This version of Warren doesn’t bear a whole lot of resemblance to his established persona most of the time, but then given the storyline, nor should he. Certainly better to do it this way than to write him as a tragic amnesiac.
X-Men Legacy #1 – We’ll probably be talking about this on the podcast, since despite notionally being another relaunch, it’s actually one of the handful of new titles launching as part of Marvel Now. With no connection whatsoever to the previous series, this is now a Legion solo title by Simon Spurrier and Tan Eng Huat – though at least the Legacy title actually makes some sense in connection with a book about Professor X’s son.
Legion is a fabulously odd character. In fact, as presented in the original Chris Claremont and Bill Sienkiewicz story from New Mutants back in the 1980s, he’s not really a character at all, merely a concept. He’s a character with multiple personality disorder, each personality having its own powers, and (though this has been lost somewhere along the way) with most of those personalities being based on the “real” Legion’s childlike idea of adulthood. Nowadays, the “real” Legion has become a bit more central and he’s more of a conventional character, but the idea of a boy who contains a multitude of warring personalities remains.
Since we last saw him, Legion has been off living in a Himalayan commune, trying to get his head together. Normally this would be the traditional wise old monks; here, it’s a community of burnt-out Marvel Universe psychics, which is a smart twist. I’m a little less sure about the local lynch mob, who are rather more directly from central casting. At any rate, most of this issue is about establishing Legion’s complicated status quo for new readers, and setting up the inciting event of him losing control (with disastrous consequences) when he finds out that his father has died.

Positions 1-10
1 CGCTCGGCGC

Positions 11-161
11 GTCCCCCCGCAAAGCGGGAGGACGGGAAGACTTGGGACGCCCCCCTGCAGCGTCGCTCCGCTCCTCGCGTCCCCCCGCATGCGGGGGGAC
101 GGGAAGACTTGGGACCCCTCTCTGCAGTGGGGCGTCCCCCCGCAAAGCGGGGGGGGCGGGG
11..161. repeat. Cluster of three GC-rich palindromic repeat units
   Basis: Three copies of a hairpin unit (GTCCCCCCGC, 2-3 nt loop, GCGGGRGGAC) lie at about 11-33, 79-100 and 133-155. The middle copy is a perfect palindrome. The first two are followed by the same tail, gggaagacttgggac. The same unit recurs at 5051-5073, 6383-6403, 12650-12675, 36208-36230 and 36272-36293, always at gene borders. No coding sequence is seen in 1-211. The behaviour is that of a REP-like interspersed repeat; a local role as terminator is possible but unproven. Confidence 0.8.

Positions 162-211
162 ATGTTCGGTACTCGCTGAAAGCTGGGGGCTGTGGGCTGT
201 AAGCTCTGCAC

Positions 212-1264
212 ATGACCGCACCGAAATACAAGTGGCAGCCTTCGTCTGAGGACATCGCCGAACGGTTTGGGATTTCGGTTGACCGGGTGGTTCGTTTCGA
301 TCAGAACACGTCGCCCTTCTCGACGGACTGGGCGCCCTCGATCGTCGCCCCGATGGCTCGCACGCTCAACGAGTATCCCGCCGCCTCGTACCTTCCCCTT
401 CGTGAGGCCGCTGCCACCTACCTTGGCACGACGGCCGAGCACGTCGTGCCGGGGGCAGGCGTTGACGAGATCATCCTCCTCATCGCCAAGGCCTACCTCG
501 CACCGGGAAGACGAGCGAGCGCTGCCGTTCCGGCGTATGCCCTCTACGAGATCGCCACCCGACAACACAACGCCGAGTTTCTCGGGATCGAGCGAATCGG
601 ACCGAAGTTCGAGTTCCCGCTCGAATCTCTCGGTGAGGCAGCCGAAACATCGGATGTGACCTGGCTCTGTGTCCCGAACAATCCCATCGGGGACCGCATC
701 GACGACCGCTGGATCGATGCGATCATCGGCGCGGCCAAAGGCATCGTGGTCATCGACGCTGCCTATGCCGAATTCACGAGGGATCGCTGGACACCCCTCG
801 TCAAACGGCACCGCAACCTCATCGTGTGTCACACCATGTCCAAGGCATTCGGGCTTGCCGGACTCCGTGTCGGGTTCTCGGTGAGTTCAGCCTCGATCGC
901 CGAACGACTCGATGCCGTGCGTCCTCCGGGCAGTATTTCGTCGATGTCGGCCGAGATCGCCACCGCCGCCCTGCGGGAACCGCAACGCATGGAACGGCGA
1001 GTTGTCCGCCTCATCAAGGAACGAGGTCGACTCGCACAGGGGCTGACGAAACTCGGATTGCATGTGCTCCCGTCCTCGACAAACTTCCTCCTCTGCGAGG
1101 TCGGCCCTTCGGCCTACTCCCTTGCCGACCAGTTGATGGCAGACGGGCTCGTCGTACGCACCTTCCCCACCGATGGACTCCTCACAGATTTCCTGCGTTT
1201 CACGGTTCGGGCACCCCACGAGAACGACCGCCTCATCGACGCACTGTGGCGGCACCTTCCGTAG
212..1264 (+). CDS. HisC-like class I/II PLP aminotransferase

I am hugely sceptical that the market is going to support a Legion title, but if Marvel are determined to have this many X-Men comics, I’d rather they filled out the line with quirky oddities like this, instead of more generic team books. It’s a bit light on plot beyond the conflicts within Legion’s own mind, but then again, perhaps a book like this can get away with that; and it does make his core personality less of a cipher than usual. Not a bad debut.
X-Treme X-Men #6 – The book detours from the restrictive “hunting evil Xaviers” format to visit Kurt’s home version of Earth. As it turns out, this Earth was doing really very well… until the robots rose up and took over the world, turning the place into a sci-fi dystopia.
Surprisingly, this turns out to be one of the better issues to date, since Greg Pak has an unusual slant on that idea. The all-robot world really isn’t that bad (unless you happen to be a stray human who’s wandered in). After all, they ran out of humans to slaughter ages ago. Most of the robots have been getting on with a perfectly pleasant society of their own, and most of them were only built after the war anyway. So instead of being a post-apocalyptic society, it’s a world of basically ordinary robots who happen to have done rather well from the efforts of the killer robots a couple of generations back.
I like that as a variation on the cliche, and if the previous version of Kurt’s world might have been a more pleasant place to read about, at least this explains why nobody has previously suggested that he ought to just go home. On the other hand, the actual story (which involves Kurt’s treatment being a political issue with some sort of vaguely defined interstellar council whose function is less than clear) doesn’t take flight, and the art is wildly uneven, with Stephen Segovia and Raul Valdes splitting the pages but having little in common between their styles. Still, there are some ideas here that succeed.